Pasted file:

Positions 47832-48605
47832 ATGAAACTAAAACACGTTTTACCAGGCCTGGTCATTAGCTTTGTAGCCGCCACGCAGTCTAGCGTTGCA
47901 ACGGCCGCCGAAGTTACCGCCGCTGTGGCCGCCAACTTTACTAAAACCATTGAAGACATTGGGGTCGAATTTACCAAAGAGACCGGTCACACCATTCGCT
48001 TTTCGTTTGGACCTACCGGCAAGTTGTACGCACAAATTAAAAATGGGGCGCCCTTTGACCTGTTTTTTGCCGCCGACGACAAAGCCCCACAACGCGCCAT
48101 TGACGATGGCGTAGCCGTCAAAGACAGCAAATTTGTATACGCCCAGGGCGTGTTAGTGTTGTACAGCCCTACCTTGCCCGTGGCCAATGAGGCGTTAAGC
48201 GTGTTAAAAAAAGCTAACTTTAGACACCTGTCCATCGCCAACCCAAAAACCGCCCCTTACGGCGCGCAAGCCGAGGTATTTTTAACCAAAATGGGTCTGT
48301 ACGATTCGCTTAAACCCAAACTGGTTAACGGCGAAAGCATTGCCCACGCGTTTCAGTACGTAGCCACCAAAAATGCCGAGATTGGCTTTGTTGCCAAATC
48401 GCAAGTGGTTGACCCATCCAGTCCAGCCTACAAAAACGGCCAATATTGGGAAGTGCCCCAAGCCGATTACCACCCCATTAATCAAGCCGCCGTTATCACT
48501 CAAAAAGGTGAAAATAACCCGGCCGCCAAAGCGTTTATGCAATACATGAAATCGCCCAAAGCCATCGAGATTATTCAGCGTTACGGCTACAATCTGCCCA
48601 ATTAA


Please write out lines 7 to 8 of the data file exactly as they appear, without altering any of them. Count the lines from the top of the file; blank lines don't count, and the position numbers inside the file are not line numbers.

48301 ACGATTCGCTTAAACCCAAACTGGTTAACGGCGAAAGCATTGCCCACGCGTTTCAGTACGTAGCCACCAAAAATGCCGAGATTGGCTTTGTTGCCAAATC
48401 GCAAGTGGTTGACCCATCCAGTCCAGCCTACAAAAACGGCCAATATTGGGAAGTGCCCCAAGCCGATTACCACCCCATTAATCAAGCCGCCGTTATCACT